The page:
From the Fab AJ Forum:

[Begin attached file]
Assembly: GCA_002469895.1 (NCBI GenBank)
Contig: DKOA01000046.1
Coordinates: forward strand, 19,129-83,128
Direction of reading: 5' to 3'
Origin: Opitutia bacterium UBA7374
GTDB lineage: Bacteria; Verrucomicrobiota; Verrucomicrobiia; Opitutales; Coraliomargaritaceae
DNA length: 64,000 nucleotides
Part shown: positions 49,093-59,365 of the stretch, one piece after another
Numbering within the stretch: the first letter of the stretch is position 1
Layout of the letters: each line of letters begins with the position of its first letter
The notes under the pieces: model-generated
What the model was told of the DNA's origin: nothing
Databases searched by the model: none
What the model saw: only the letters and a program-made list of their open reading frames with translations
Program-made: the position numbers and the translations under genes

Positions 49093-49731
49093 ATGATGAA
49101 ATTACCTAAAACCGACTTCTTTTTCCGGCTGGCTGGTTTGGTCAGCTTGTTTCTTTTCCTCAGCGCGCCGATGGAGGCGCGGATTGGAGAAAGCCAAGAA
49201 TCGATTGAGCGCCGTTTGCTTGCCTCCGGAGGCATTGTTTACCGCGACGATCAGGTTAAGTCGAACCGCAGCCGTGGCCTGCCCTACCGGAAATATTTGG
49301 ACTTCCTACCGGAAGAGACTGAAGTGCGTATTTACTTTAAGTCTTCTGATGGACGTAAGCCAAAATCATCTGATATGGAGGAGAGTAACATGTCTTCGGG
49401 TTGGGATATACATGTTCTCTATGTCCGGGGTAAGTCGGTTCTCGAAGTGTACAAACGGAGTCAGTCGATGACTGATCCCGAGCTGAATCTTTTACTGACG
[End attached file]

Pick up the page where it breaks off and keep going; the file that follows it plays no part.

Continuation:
Duet washer started getting louder and louder during the spin cycle. When I manually turned the basket I could feel that the bearings were shot. A quick search of the internet confirmed that this problem was no fluke. I found an illustrated parts breakdown of my washer online, and saw that Whirlpool only offers a replacement rear tub assembly, at a cost of $408. Needless to say, I was peeved. I paid about $960 two years ago for this machine, and now it will require $6-700 in repairs. Unacceptable. So, having a mechanical background, I started to tear into the machine myself. I tore it all the way down to the rear tub half. I found what appeared to be the problem with my machine, hair. Hair worked its way to the bearing area, slowed unseated the seal, and then acted as a conduit for water to enter the bearing cavity. The seal itself actually looked fine. Yet the steel hub that the bearings are pressed into was badly corroded, as were the bearings, and even the driveshaft had corrosion on it. I pounded out the cheap factory bearings, cleaned up the bearing cavity and driveshaft, and replaced them with some higher quality Toyo's from my local bearings and drive store, P/N's 6206ZZC3 & 6205ZZC3. Unfortunately they didnt have a suitable replacement seal in stock. I didnt damage the factory one too badly upon removal, so I straightened it up with a couple of hammer taps, made sure it sealed nicely against the driveshaft, and reused it. The new bearings cost me $20. I made sure I sent a nastygram to Whirlpool, they offered me a replacement rear tub for 50% off, I told them to stick it. Hopefully I get at least 3 more years out of it, I've already started looking for my next machine, I'm likely going to buy a SpeedQueen. Anyways, if your tub bearings are shot and you have the will, they can be replaced yourself for a fraction of the cost of a factory rear tub half. My advice, take notes during disassembly, keep all the hardware from the different components you remove separated from one another. Dont be afraid to use permanent marker to write reminders directly on the components as theyll be hidden inside the reassembled washer when done. I did the repairs by myself, having a helper wouldve made things much easier. As for tools, I was shocked at how few I actually needed. A nut driver or torx apex, a 1/2" socket and rachet, some slip joint pliers, a wrench to remove the drive pulley, and a hammer and punch to remove/install the bearings.